Probably not. But I’m intrigued now. It’s 10am on a Thursday morning and I'm idly daydreaming about elitist photocopier paper.

    The Perils of Public Transport

    The atmosphere on public transport and how people choose to behave on it, are endlessly fascinating to me. There is a heightened sense of unawareness prevalent throughout the journey which reflects just how self-centered a society we really are. People chattering away on the latest smart phone or to their commuter buddy having the most ridiculous conversations, completely oblivious to the fact that those around them are silently judging their latent stupidity.

    Just recently I was making a short journey on a First Great Western train from Cardiff to Swansea, and found myself with an uncharged iPod, not a publication in sight and a replacement phone with no Wi-Fi access. How on earth was I to pass the listless minutes? Thankfully after the experience I have come to the conclusion that the setting is an untapped resource of inspiration. Accidental eavesdropping is people watching’s more affluent cousin; richer in all aspects of comedic value and witticism material by far.

    In front of me were two young women, who throughout the entire duration of the 45 minute journey tackled the significant topic of wedding day etiquette. I’m not a person who has ever even contemplated what type of bride I’d be, so I was way out of my depth on this triviality. Apparently it’s not just about the ring or the dress or even the venue any more, it’s about the timing of the day’s events. Because apparently an hour and a half is too short in which to adequately fill your guests stomachs, but anything over two and a half hours is construed as just too arduous. The toasts should be condensed to just the immediate family, allowing perhaps one or two work colleagues/old friends. In typical female fashion there were no justifications offered for these opinions, (but I imagine it’s because really, once you’ve heard one conservative ice breaker from an elderly relative and a daring ice breaker from a cocky groomsman, found in a standard search engine, you’ve pretty much heard them all).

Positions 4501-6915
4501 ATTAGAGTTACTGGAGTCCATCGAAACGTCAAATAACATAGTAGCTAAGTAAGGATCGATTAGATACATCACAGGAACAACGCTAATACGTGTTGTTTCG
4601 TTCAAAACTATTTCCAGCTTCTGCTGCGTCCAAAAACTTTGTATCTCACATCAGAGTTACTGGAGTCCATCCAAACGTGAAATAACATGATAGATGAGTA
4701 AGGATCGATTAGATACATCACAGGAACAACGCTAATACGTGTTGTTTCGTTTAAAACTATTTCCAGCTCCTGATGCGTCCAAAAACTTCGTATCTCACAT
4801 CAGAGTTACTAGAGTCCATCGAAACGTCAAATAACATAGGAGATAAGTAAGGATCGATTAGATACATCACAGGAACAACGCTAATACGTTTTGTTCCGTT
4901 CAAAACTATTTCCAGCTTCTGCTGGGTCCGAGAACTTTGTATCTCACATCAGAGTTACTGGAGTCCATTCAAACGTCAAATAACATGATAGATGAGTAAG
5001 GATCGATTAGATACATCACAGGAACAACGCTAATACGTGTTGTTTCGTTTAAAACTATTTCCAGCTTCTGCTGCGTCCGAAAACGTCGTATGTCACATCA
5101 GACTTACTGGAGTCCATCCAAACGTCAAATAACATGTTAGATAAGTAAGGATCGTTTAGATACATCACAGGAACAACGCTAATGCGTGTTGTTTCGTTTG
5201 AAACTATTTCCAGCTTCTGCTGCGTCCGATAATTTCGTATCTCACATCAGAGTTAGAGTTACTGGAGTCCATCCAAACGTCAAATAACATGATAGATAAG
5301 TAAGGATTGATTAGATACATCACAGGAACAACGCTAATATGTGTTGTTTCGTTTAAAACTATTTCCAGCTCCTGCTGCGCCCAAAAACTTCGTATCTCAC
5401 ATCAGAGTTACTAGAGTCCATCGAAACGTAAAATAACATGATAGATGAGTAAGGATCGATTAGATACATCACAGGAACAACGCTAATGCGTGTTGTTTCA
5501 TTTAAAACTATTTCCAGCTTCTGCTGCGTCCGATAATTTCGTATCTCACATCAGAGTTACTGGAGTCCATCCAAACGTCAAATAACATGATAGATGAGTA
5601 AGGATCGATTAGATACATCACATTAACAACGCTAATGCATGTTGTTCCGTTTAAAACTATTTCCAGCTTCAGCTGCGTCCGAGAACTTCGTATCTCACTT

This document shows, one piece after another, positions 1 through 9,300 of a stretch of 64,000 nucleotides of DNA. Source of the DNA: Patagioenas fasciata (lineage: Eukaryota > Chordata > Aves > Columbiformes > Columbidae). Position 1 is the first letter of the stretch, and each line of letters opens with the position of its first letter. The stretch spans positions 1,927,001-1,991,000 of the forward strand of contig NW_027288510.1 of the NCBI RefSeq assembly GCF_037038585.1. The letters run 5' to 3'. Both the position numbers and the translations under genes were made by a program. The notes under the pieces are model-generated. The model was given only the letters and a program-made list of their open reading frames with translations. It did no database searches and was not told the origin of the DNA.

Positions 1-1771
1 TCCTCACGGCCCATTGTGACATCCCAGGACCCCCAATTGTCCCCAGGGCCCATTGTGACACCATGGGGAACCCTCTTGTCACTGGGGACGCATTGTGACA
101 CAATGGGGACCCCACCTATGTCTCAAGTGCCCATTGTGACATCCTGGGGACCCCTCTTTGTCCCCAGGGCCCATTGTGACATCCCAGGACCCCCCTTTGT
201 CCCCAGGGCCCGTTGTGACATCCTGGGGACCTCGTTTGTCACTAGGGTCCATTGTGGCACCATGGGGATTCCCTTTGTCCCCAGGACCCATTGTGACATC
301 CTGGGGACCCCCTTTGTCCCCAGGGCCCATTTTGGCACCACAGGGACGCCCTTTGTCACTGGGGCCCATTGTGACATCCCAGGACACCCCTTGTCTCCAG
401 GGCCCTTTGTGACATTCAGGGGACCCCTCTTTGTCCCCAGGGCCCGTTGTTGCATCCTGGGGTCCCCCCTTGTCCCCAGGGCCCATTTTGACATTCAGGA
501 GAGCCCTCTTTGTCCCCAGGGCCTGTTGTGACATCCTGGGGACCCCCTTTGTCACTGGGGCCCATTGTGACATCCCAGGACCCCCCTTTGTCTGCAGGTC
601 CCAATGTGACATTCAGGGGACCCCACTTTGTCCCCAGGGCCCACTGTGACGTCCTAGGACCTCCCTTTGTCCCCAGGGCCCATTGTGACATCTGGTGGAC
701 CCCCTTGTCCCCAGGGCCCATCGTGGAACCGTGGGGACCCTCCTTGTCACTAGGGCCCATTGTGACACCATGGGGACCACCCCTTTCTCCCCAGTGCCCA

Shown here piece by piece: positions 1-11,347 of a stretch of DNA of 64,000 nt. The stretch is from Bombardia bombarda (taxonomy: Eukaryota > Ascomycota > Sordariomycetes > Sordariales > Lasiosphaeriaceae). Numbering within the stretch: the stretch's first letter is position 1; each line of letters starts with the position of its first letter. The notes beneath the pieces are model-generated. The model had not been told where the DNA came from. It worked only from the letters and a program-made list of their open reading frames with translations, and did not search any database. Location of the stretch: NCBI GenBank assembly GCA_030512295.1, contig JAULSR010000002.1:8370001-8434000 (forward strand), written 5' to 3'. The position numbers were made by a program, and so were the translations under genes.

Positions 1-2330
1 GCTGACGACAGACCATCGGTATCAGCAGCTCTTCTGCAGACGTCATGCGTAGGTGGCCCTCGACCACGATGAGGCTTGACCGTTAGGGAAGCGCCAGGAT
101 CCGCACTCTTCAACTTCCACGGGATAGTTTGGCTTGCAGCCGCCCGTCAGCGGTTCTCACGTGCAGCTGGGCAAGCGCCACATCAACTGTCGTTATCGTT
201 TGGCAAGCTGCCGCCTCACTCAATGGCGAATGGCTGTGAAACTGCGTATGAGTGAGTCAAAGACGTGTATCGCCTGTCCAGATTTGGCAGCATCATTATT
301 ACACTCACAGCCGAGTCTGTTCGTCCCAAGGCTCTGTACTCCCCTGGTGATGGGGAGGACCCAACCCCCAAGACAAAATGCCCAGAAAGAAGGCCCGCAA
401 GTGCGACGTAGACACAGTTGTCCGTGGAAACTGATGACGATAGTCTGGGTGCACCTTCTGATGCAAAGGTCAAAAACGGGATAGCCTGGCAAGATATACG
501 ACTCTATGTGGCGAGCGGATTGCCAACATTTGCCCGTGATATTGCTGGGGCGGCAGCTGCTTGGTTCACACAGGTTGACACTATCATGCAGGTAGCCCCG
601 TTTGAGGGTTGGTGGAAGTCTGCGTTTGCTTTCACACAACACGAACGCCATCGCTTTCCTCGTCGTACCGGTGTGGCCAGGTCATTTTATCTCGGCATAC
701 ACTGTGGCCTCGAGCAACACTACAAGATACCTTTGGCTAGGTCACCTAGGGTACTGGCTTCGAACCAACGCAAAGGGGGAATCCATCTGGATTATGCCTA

They went on and on and on. Honestly, they scrupulously analysed every typical wedding day activity, scheduling it into the most appropriate time slot. Because the key to a good wedding isn’t ensuring that you pace your alcohol intake, but more importantly it’s to ensure that you pace the itinerary of your guests like that of a carefully structured circuit race. The theme of the day is seamless not sentiment after all. And you know exactly who these women were. Early 30-slightly overweight-not a sniff of a boyfriend in 18+ months let alone a fiancee. An utterly preposterous conversation to be having, especially when they could be chattering about shoes, or cocktails or pink things. That’s what single women are limited to after all.

    Then there was the young girl with an undecipherable accent sat adjacent to me, making an incessant racket on her mobile phone to someone she obviously wanted to impress. She haughtily expressed how her and her work colleagues had just ordered a round of alcoholic beverages and how crazy that fact was since it wasn’t yet 5pm. Except it wasn’t a fact. She made this phone call 20 minutes into the journey and the seat next to her had remained vacant throughout. And as for the beverages all she had in front of her was a half-empty fruit cup. I’ll concede that every one fabricates events once in a while to make themselves feel marginally better about their otherwise mundane existence. But in front of a carriage load of people who can see that you’re being grossly untruthful? I for one wouldn’t want my blatant lies echoing throughout rush hour. But that’s just me.

    Since the experience I’ve been idly wondering if I’ve ever fallen victim to a sarcastic stranger delighting in my politically incorrect comments or ill-informed opinions while on some mode of public transport. And then I remembered that in terms of train etiquette, I was traditionally British; kept my eyes averted to anything other than someone elses eye line, while mentally assessing whether to get a taxi to my planned destination or to walk. I’m safe. Are you?


    So, my grammar post had a few minor mistakes of its own, which were lovingly pointed out to me, from which I learned the valuable lesson of proof reading. We’re all human, we make mistakes and we learn from them. Suffice to say I have replaced my delete button with a sharp point.

    Anyway, next I wish to address typical online conversation and the abbreviated language it has spawned as a result. While it might be easier for people to type, it certainly isn’t easy to read.

    Shortened Words
    I think the object of shortened words is to save time when you’re typing them. The words on the list below don’t exceed six letters. Is it really worth it? I don’t think it’s worth it one bit. What are you actually going to do with the point whatever of a second that you’ve saved from missing out crucial vowels? Nothing. Absolutely nothing.

    Ne1 - Anyone

    Ur - Your

    4get - Forget

    Cnt - Can’t

    Ther - There
    Wot - What
    Thn - Than
    Ppl - People